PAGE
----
10 Books that have made me laugh
Today Moira at ClothesinBooks.com and I are posting our list of books that have made us laugh. Mine are, in no particular order:
Three Men in a Boat, by Jerome K. Jerome. A classic. I particularly love the part where they try to open a tin of pineapple without a tin-opener, and Uncle Podger hanging a picture, and then there’s . . . but read it yourself, if you haven’t already.
The Pursuit of Love, by Nancy Mitford. I was twenty-five when I first read this, and have lost time of how many times I have read it. Romantic and touching as well as funny.
The Harpole Report, which I blogged about a couple of posts ago.
P. G. Wodehouse, Summer Lightning. Difficult to chose just one, but many years ago when I was living alone in a bedsit in Birmingham this was read by Ian Carmichael as a Book at Bedtime. Sheer bliss.
Gerald Durrell, My Family and Other Animals. A teenage favourite that has endured.
Joyce Dennys, Henrietta Sees It Through. Again, mentioned before as a favourite on the blog. I wish it was twice as long. There is another volume, but it’s not enough.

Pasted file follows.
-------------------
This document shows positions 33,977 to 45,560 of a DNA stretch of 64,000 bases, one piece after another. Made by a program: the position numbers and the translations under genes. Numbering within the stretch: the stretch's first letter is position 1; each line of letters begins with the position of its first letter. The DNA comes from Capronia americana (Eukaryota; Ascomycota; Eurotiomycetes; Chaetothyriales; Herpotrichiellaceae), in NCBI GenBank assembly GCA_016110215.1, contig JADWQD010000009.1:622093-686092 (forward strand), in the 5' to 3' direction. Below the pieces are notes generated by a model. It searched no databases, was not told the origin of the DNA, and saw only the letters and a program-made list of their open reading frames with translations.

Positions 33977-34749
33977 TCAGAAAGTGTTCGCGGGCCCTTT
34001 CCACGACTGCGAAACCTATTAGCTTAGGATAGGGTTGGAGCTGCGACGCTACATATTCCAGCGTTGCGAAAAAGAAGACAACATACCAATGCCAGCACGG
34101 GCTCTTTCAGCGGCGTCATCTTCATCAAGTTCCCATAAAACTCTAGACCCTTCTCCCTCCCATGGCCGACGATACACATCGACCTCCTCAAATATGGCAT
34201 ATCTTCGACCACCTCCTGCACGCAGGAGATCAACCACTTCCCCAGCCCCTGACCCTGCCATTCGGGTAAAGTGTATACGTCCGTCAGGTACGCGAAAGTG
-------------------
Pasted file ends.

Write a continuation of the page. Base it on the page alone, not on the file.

Michael Simkins, What’s My Motivation? Michael Simkins is one of those decent, jobbing actors who often plays the main character’s boss, as in he does in Foyle’s War, but he is also a wonderful comic writer, writing frankly about the up and downs (mostly downs) of the actor’s life.
Kate Dunn, Exit Through the Fireplace: The Great Days of Rep. Another theatrical offering drawing on actors’ memories of door handles jamming on flimsy sets and fluffed lines (‘It’s Marple, Miss Murder!’). I nearly fell out of bed laughing.
Sue Hepworth, But I Told You Last Year That I Love You. One of the funniest writers that I know – and a great friend, maybe because we make each other laugh.
Bill Bryson, The Thunderbolt Kid. Not only very funny, but contains some startling insights into the America of the fifties and sixties.
Another day it might be another choice, though most of these didn’t really need thinking about, they are such old favourites. I’m longing to see what Moira has chosen.
Ps. I have now, and it is fascinating. Hardly any overlap, so lots more for my reading list.